Figurative artist and Germantown native Nathaniel Lee has always had a passion for creating art.
His journey to sharing his artwork with the world began as an illustration major at the University of the Arts. From there, Lee would go on to be a stained-glass artist.
For the last seven years, he's channeled his creative energy by helping the Philadelphia Mural Arts Program transform community spaces, and lives, through public art.
"I've always loved making things since I was a little kid," Lee said. "Whether it's painting, or doing a sculpture, or anything like that, it was always a lot of fun. Through doing community art, it's not just making something for myself, it's making something for other people, and that feels really good."
Lee is now one of six artists chosen to assist a world-renowned contemporary artist with installing one of the most innovative public-art displays the city has seen.
Helping Artists and Residents
As the program's Mural Operations Crew Leader, Lee manages a team that assists visiting artists who come to the city to install murals.
"Most of the artists are from Philly, but they may not have the background in murals and know how to make something that will last in the weather," he said.
"Or, they're a really gifted artist. They know how to make a mural, but they just need a good painter to help them because it's so big," he continued. "That's where my team does the behind-the-scenes stuff and support work."
Lee also serves as an unofficial liaison between residents and MAP, helping negotiate the type of artwork the community would like to see.
"It's true community art, and we try to do community development through art," he said. "As a piece is being conceptualized, it always has to have community involvement, especially when we have permanent projects.
"If the mural is doing its job, it becomes like a keystone in the neighborhood; something to be proud of and something a landmark. Pretty soon, porches are getting repainted around it, trash is getting picked up, there's less graffiti and you can really see it becomes a rallying point for the whole neighborhood."
Murals in Germantown
Lee has helped artists to install murals across the city, but he said those in the Germantown are some of the most discreetly impactful pieces that the program has created.
"Germantown is not as flashy as some of the other neighborhoods," he said. "There's a lot of good murals that are just unassuming and sometimes you don't notice it the first time you go by, but there's a bunch of really good pieces there."
Lee is proud to have served as the lead artist for the "Mending a Broken Heart" mural, which is located inside of the Every Murder Is Real (EMIR) Healing Center on the 5200 block of Germantown Ave.
According to EMIR founder Victoria Greene, Lee reworked the idea for the mural numerous times to make sure she was satisfied with the end result. He wound up reaching out to youth participating in MAP's Restorative Justice Program in conjunction with Saint Gabriel's.
Greene said the participants were vital to the final mural design.
"Nathaniel and I went out to St. Gabe's and I told the boys about my son and how he was murdered and I told them what I experienced and they used my story for the design for the mural," Greene said. "It was a very gratifying experience.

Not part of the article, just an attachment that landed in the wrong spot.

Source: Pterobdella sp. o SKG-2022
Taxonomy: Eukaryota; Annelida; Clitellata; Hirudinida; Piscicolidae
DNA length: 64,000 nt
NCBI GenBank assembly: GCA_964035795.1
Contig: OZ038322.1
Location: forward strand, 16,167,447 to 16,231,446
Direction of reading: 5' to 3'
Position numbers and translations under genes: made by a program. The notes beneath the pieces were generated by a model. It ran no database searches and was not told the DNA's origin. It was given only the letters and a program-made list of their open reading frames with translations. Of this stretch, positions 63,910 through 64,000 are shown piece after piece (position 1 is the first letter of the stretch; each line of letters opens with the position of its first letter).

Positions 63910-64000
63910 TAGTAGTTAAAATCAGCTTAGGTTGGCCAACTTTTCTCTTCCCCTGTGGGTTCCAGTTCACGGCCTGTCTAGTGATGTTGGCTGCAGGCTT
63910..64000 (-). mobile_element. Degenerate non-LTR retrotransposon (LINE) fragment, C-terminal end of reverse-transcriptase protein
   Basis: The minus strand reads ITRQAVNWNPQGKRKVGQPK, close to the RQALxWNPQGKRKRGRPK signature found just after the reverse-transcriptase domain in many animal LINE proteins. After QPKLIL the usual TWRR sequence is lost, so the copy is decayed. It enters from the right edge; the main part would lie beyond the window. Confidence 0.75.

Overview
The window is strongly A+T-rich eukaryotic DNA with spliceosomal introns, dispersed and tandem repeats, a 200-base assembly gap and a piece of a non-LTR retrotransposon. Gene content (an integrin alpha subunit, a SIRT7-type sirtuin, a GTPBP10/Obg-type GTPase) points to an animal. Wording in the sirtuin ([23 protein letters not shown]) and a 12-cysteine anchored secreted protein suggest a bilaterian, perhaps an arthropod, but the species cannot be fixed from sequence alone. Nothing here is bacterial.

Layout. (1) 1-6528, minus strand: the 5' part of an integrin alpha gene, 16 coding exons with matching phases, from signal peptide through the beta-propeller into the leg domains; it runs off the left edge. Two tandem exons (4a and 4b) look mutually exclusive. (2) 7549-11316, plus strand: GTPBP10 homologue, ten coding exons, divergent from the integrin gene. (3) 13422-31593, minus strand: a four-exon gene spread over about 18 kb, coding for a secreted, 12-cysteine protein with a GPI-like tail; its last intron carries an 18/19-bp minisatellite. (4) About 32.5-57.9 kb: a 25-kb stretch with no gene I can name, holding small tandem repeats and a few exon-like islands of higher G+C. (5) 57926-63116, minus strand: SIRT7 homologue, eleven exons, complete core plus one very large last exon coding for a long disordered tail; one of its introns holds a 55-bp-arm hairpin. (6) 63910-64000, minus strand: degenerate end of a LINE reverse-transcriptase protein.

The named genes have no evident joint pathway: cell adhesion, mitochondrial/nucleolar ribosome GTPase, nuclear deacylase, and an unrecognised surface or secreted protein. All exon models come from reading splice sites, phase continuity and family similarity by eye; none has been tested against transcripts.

"Nathaniel was excellent in supervising them, he was excellent in guiding them and letting them contribute. We all worked together. It was an excellent collaboration and the mural, it just makes it a unique space, a spiritual and safe space. Everyone that comes here and sees the mural they just love it."
For Lee, Greene's satisfaction with the project is the most important part of his work.
"It feels really good when you're able to make someone's dreams a reality for them. Whether we're doing a memorial wall or whatever it is, it brings beauty to their lives. I mean, what more could you ask for?"
Coming Soon: Psychylustro
This spring, commuters traveling along the Northeast Corridor from Amtrak's 30th Street Station are in for a vibrant change to the dilapidated industrial area.
Lee will be contributing to a big part of that change, as he leads a team of Philadelphia artists in a temporary public-art installation called Psychylustro.
The project was created by visual artist Katharina Grosse from Berlin.
With help from Lee's team of mural artists, Grosse will paint bursts of colorful patterns along the corridor that Lee says will definitely spark conversation.
"People are gonna be arriving on the train, and they're gonna see this old industrial space; it's dreary. And then all of a sudden a burst of color for 400 feet, and then back to normal, and then a another burst of color with a new pattern for a another 500-600 feet, and then all of the sudden they'll just start popping up," he said.
"For people who don't know about the project, there's gonna be some wild conversations going on," he continued. "For people who do know, it'll be fun to look forward to seeing these."
Mural Arts Program Executive Director Jane Golden said she's proud to have Lee participating in the project.
"Nathaniel Lee is an extraordinarily talented artist and crew leader," Golden said. "He helps ensure our city is more beautiful by helping to keep lots clean and graffiti removed. I am so proud of Nathaniel and feel strongly that he is a model of someone devoted to art and social change."